I spent last Saturday night watching HBO’s Tales of the Grim Sleeper, a documentary about accused serial killer Lonnie Franklin Jr. You can watch the trailer below:
What disturbed me most about the documentary was the level of indifference shown to the victims. Franklin’s friends in particular let on that they knew something was off with Franklin’s dealings and attitude towards women but brushed it off. The acronym NHI was attached to the Grim Sleeper crime scenes: no human involved. In that acronym we see why it was possible for these slayings to not be taken seriously. The reason for the lack of concern among Franklin’s circle intersects with that of the LAPD: an inability to value the humanity of sex workers. The faces of the Grim Sleeper’s deceased victims and those who escaped to bear witness both cry out for recognition and justice.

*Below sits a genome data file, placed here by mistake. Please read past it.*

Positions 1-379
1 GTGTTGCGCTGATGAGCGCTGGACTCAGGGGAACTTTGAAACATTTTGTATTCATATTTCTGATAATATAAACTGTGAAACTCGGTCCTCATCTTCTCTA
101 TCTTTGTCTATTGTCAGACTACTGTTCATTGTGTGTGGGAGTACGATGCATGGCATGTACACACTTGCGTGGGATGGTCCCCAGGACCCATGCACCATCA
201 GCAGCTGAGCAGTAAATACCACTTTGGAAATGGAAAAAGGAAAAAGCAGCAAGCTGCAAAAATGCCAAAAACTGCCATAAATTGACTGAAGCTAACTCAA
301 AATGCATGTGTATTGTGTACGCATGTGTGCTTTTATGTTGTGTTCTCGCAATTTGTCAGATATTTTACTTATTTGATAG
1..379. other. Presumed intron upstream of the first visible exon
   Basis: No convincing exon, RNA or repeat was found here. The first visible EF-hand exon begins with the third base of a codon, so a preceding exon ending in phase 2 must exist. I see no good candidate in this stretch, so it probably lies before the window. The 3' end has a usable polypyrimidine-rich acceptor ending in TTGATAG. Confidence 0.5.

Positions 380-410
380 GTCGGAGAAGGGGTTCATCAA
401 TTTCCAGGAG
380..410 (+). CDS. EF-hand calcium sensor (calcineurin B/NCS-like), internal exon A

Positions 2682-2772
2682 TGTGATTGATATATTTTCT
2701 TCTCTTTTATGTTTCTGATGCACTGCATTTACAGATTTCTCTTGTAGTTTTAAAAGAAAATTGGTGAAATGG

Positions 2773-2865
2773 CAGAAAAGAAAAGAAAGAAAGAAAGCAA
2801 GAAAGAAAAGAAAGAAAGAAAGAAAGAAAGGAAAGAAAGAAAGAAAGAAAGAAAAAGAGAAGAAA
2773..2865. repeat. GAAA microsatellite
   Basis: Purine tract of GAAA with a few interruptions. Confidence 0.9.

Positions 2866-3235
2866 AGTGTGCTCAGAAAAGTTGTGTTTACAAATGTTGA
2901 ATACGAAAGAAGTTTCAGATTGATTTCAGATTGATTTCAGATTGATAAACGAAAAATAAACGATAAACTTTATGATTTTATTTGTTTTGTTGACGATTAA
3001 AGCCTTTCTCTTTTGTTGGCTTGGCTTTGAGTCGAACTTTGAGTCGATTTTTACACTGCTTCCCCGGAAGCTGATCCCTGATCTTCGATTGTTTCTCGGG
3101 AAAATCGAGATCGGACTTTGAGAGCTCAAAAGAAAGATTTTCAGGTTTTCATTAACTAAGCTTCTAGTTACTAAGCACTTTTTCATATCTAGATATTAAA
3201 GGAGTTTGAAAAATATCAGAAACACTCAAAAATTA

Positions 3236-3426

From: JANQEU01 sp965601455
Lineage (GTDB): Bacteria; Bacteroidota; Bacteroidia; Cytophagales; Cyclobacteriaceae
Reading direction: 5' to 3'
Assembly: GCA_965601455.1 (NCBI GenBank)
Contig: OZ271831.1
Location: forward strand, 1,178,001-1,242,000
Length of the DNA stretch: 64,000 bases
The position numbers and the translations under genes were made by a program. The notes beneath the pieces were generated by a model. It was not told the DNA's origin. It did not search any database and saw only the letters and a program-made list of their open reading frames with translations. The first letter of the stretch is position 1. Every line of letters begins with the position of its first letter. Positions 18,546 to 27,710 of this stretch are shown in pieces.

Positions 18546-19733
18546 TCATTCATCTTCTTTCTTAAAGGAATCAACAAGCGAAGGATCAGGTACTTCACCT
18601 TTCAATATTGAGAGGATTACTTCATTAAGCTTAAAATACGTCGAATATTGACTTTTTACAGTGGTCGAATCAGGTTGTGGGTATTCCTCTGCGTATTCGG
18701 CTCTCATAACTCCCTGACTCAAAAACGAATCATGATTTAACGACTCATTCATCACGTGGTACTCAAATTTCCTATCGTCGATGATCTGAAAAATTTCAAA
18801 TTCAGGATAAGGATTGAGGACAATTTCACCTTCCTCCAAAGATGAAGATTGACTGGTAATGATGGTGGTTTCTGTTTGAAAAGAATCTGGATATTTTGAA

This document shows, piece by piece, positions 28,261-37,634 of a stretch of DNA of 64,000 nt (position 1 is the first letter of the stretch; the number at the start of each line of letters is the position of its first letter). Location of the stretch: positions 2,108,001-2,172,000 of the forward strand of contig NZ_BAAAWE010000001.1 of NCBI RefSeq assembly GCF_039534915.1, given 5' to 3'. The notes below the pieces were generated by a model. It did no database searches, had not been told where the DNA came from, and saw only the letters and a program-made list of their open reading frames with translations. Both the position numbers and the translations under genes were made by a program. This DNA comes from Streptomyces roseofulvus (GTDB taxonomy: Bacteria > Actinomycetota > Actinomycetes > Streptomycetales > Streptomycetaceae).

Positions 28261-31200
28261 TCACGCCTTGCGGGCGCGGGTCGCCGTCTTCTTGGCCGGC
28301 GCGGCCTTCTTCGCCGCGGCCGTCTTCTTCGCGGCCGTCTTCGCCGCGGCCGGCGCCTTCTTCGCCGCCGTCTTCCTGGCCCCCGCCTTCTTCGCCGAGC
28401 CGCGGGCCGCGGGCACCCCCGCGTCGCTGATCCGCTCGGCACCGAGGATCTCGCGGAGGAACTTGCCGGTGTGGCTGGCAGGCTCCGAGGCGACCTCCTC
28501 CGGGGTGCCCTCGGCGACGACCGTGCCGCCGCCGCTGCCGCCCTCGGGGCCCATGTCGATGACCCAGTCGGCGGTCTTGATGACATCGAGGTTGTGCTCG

As the credits rolled a familiar set of numbers began flashing through my head. The number of missing African-American women. The fact that we comprise only 7% of the US population but make up 40% of sex trafficking victims. Issues such as these- and the invisibility which accompanies them needs to be addressed-but at times I simply don’t want to do it. I loathe having to be ‘Mrs. Me Too’, to having to constantly raise my hand to say “hey I am HERE!” I loathe having to remind those within my ethnic group that the narratives of their mothers, sisters and daughters are part of the modern African-American experience as well.
The phrase ‘Black lives matter’ has served as the rallying cry for a new movement. However it’s a sentiment that I’ve had difficulty co-signing. The intimate knowledge of how those within my ethnic group can devalue each other based on gender and/or sexual orientation has taught me that the lesson of Black lives matter isn’t just an external one. It is my belief that raising awareness of the experiences of AA women and girls will lead to a more complete picture, making our lives more than a postcript in our community’s story.